Songbird, Pandemic Movie Review

Pinterest LinkedIn Tumblr +

A Brief History

On December 9, 2020, we had the opportunity to review a new feature film, Songbird, scheduled for digital release on December 10, 2020.  With the basis of the film being a mutated Covid virus that has sent the United States (and presumably the World) into a dystopian future (4 years from now), there are sure to be critics that find the subject matter to be in bad taste.  (Note: We do not provide spoilers.)

Digging Deeper

Touted as a “Michael Bay” film, it must be noted that Bay is the producer, not the director or screenwriter.  Other notable names involved with movie include Demi Moore, KJ Apa (Archie, from the Riverdale television series), Sofia Carson (gorgeous young actress from the Descendants movies and others), and Alexandra Daddario (Percy Jackson franchise, Baywatch, San Andreas and others).  Each is exquisitely well cast in their roles, as are the other characters.  In fact, casting is probably the strong point of the film.  Adam Mason directed the movie, and also co-wrote it.

The plot summary is that the US is in the grip of a terrible Covid-23 pandemic in the near future (4 years from now), in which the government rounds up any persons infected with the virus and sends them off to a horrible fate in  quarantine zones.  A minority of citizens are immune to the mutated virus, cleverly referred to as “munies.”  These munies have freedom of movement unlike everyone else who is required to quarantine in place at home.  Nico (KJ Apa), is a munie that works as a delivery boy to all the shut-in people.  He is the main character, though several other characters are also inter-related as the dystopian tale unwinds.  Another key plot point is the advanced technology that allows for instant digital scanning of people to see if they are infected with the virus, and the issuance of special bracelets to identify munies so government “Sanitation” squads, heavily armed and wearing Haz-Mat type suits, leave the munies free to roam about.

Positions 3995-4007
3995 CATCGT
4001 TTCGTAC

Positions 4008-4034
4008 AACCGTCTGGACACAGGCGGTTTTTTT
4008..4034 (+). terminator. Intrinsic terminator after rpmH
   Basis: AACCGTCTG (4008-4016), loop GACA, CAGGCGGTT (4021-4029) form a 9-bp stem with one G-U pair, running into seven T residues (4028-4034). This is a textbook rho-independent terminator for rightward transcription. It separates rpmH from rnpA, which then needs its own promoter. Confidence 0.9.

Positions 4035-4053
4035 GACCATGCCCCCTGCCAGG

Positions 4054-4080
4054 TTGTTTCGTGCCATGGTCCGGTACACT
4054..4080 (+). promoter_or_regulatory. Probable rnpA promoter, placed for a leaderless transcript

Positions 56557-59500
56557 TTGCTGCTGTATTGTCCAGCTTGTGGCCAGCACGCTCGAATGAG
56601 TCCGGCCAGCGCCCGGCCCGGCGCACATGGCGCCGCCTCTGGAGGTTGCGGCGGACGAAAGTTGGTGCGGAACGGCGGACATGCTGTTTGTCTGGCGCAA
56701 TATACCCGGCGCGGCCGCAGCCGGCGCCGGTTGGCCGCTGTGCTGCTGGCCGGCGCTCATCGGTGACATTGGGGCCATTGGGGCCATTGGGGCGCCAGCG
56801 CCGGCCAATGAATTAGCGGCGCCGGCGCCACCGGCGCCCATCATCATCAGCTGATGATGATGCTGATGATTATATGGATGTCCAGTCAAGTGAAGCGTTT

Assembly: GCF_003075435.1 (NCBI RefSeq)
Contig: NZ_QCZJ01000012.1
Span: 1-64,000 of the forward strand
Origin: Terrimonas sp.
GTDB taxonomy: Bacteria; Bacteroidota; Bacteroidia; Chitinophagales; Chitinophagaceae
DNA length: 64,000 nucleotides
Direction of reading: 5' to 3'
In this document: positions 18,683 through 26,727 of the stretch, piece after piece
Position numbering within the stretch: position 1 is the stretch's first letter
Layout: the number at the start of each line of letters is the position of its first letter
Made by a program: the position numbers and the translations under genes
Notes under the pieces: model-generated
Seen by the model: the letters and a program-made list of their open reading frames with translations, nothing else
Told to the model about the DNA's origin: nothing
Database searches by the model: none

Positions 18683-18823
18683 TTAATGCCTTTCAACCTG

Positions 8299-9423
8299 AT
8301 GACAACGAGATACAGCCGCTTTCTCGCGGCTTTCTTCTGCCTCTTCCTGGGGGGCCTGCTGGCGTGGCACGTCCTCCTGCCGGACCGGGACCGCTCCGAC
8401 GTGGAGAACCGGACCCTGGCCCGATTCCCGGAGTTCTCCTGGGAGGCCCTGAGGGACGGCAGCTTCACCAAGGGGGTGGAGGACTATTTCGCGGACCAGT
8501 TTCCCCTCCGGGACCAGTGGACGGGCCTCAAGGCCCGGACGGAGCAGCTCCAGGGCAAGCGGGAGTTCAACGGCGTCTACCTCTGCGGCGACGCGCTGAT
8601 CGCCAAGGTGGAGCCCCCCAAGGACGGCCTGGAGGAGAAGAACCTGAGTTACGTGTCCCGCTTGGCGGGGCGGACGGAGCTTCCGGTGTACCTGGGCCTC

Songbird captures the fear of both the virus and the government goons, the tension, frustration, sense of loss and anxiety a population in dire straits would be feeling.  It is not hard to project our current situation into a devolving situation leading to such a scenario, though perhaps without the rapidly advanced technology.  Running time is only 90 minutes, so the fast pace of the film does not allow for any boredom to set in.  The interrelated nature of the characters comes to full circle by the end of the movie, leaving no glaring plot gaps.  There did not seem to be any blatantly preachy aspects to the story, other than perhaps “fear the government.”  Cinematography is excellent, and we applaud the lack of darkness in scenes we find so annoying in many of the latest movies and television shows.

We enjoyed the movie and did not find the subject matter to be in bad taste, though we fully expect many people to believe the subject matter is too close to the current crisis.  We recommend the film for teens and adults, with caution for pre-teens of a sensitive disposition.

Question for students (and subscribers): Should movie makers avoid the pandemic theme while we are still in the grips of our current crisis? Please let us know in the comments section below this article.

If you liked this article and would like to receive notification of new articles, please feel welcome to subscribe to History and Headlines by liking us on Facebook and becoming one of our patrons!

Your readership is much appreciated!

Historical Evidence

For more information, please see…

Howard, Dylan and Dominic Utton. COVID-19: The Greatest Cover-Up in History. Skyhorse, 2020.

Quinlan, Heather. Plagues, Pandemics and Viruses: From the Plague of Athens to Covid 19. Visible Ink Press, 2020.

The featured image in this article is a poster for the film Songbird.  It is believed that the use of scaled-down, low-resolution images of posters to provide critical commentary on the film in question, not solely for illustration, on a website hosted on servers in the United States, qualifies as fair use under the copyright law of the United States.


About Author

Major Dan is a retired veteran of the United States Marine Corps. He served during the Cold War and has traveled to many countries around the world. Prior to his military service, he graduated from Cleveland State University, having majored in sociology. Following his military service, he worked as a police officer eventually earning the rank of captain prior to his retirement.